If your pet develops a bedsore your family veterinarian or Rocky Mountain Veterinary Neurology should be alerted and your pet examined to ensure it does not require more attention such as antibiotics or surgical debridement and closure.
Keeping the bedsore clean and dry is the most effective way of managing a bedsore. The use of hydrogen peroxide to flush the bedsore every 2-4 hours in addition to removing the pressure on the sore is the two most effective tools to resolve bedsores.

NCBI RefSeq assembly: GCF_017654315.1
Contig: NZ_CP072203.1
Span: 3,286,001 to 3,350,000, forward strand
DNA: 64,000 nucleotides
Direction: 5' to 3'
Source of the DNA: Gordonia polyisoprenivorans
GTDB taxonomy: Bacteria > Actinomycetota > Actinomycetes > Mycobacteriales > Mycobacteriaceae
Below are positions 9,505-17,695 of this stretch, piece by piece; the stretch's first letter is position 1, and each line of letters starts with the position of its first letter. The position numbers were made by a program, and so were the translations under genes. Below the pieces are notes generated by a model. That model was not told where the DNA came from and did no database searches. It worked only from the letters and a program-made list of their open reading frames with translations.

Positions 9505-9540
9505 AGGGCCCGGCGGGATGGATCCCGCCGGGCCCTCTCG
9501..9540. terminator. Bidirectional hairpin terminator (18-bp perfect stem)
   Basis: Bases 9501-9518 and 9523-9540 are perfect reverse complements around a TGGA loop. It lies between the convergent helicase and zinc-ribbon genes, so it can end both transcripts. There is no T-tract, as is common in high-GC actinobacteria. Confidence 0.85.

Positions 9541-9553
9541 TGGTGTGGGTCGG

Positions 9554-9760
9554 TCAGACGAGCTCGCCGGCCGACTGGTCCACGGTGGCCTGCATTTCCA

Lots of soft clean bedding and frequent changes in body position will help prevent the bedsore from becoming larger.
Keeping the wound free of hair and debris is important for the healing process.
When your pet is lying on the affected bedsore put extra padding in that area in the shape of a doughnut, with the bedsore positioned in the center of the doughnut.
A non-stick bandage dressing can be put over the wound when your pet is lying on the affected area to prevent it from sticking to or having too much contact with the bedding.